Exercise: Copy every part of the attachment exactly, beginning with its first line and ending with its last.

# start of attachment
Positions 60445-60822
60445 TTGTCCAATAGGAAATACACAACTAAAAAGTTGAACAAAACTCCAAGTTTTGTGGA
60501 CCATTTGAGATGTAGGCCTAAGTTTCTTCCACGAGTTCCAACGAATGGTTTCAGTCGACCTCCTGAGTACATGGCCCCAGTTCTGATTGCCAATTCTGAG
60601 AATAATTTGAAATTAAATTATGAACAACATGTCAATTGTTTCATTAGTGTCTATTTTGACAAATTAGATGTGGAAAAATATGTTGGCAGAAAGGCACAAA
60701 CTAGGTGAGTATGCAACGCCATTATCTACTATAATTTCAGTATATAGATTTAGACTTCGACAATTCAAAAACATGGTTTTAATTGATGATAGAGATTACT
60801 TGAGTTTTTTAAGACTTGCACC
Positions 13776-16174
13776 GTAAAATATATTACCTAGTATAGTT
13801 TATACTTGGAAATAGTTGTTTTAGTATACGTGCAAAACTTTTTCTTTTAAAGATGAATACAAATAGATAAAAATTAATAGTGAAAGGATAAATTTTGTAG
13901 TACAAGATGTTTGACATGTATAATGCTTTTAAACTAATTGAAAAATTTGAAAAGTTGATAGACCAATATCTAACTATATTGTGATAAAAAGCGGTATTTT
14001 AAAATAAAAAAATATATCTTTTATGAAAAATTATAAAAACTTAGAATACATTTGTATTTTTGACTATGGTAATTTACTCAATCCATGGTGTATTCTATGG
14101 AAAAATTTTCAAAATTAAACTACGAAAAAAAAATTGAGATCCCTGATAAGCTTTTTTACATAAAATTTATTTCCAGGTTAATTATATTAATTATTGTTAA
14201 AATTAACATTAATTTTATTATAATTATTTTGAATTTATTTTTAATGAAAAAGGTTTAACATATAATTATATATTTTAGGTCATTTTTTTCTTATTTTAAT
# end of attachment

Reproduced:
Positions 60445-60822
60445 TTGTCCAATAGGAAATACACAACTAAAAAGTTGAACAAAACTCCAAGTTTTGTGGA
60501 CCATTTGAGATGTAGGCCTAAGTTTCTTCCACGAGTTCCAACGAATGGTTTCAGTCGACCTCCTGAGTACATGGCCCCAGTTCTGATTGCCAATTCTGAG
60601 AATAATTTGAAATTAAATTATGAACAACATGTCAATTGTTTCATTAGTGTCTATTTTGACAAATTAGATGTGGAAAAATATGTTGGCAGAAAGGCACAAA
60701 CTAGGTGAGTATGCAACGCCATTATCTACTATAATTTCAGTATATAGATTTAGACTTCGACAATTCAAAAACATGGTTTTAATTGATGATAGAGATTACT
60801 TGAGTTTTTTAAGACTTGCACC
Positions 13776-16174
13776 GTAAAATATATTACCTAGTATAGTT
13801 TATACTTGGAAATAGTTGTTTTAGTATACGTGCAAAACTTTTTCTTTTAAAGATGAATACAAATAGATAAAAATTAATAGTGAAAGGATAAATTTTGTAG
13901 TACAAGATGTTTGACATGTATAATGCTTTTAAACTAATTGAAAAATTTGAAAAGTTGATAGACCAATATCTAACTATATTGTGATAAAAAGCGGTATTTT
14001 AAAATAAAAAAATATATCTTTTATGAAAAATTATAAAAACTTAGAATACATTTGTATTTTTGACTATGGTAATTTACTCAATCCATGGTGTATTCTATGG
14101 AAAAATTTTCAAAATTAAACTACGAAAAAAAAATTGAGATCCCTGATAAGCTTTTTTACATAAAATTTATTTCCAGGTTAATTATATTAATTATTGTTAA
14201 AATTAACATTAATTTTATTATAATTATTTTGAATTTATTTTTAATGAAAAAGGTTTAACATATAATTATATATTTTAGGTCATTTTTTTCTTATTTTAAT